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Characterizing Pharmacy and Medical Claims for a Private Insurance Polypharmacy Population
  • Brian W Bresnahan, University of Washington
  • Kent M Koprowicz, University of Washington
  • Sanchita Roy Choudhury
  • Louis P Garrison, University of Washington
  • Ed Wong

Objectives: To describe and characterize a group of private insurance members taking multiple medications over a one-year period. Methods: Persons were selected for this polypharmacy analysis if they had at least five unique maintenance prescriptions in their pharmacy claims records for the period of January-March 2005, based on a customized list of chronic medications. The full set of pharmacy and medical claims for these members were evaluated for a twelve month period, October 2004 to September 2005. Standard descriptive statistics were calculated to characterize the population. Logistic regression models were used to assess the association of pharmacy claims and “safety events” (i.e., emergency department visits (ED) and hospitalizations (H)). Results: The final analytic sample, having both pharmacy and medical coverage for the 12-months, consisted of N=14,890 members ≥ 19 years of age (66% female), from four U.S. states. There were over 93,000 unique pharmacy claims with a monthly average of 6.3 per member. Males (M) and females (F) had similar averages (M=6.2; F=6.3), yet males were more likely to have ED (12.1%M vs. 10.8%F, p=0.022) and H (8.3%M vs. 6.3%F, p<0.0001). Unadjusted logistic regressions estimated the effect of medication claims on ED and H as OR=1.14, p<0.0001 and OR=1.18, p<0.0001, respectively. This implies 14% and 18% higher odds of ED or H, respectively, for every unit increase in monthly medications. Adjusting for age and gender does not substantially affect these results. Conclusions: Evaluating serious medical events in sub-populations taking multiple prescription medications provides important information for health insurers trying to reduce ED and hospitalizations. In a privately insured polypharmacy sub-population, there was a strong association with these safety events and increased average monthly pharmacy claims. Private insurers may wish to establish managed care programs to evaluate and improve the overall safety of their members taking higher numbers of monthly medications.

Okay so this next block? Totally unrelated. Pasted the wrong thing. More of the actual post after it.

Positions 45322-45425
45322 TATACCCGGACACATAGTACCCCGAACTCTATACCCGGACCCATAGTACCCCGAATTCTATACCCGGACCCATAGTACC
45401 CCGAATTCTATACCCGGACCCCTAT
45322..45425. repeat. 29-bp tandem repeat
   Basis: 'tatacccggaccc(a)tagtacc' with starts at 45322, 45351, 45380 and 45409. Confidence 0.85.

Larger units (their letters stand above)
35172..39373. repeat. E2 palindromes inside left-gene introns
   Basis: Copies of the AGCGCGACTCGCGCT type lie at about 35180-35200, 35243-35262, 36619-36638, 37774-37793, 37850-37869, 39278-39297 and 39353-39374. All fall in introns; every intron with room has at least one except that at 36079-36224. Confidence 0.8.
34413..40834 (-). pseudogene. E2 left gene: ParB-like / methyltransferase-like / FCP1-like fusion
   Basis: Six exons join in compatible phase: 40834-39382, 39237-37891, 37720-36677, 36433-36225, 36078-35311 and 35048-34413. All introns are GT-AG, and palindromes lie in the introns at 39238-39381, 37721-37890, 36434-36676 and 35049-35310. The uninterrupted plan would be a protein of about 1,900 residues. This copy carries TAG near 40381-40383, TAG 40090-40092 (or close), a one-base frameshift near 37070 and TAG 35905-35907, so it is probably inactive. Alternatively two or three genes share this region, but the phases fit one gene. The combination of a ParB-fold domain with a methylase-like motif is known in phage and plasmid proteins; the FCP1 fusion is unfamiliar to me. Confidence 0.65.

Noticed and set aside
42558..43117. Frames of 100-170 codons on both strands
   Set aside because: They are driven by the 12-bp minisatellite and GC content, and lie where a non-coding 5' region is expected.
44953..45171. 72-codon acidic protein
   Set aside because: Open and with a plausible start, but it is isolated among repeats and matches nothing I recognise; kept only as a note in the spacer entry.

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Brian W Bresnahan, Kent M Koprowicz, Sanchita Roy Choudhury, Louis P Garrison, et al.. "Characterizing Pharmacy and Medical Claims for a Private Insurance Polypharmacy Population" (2008)
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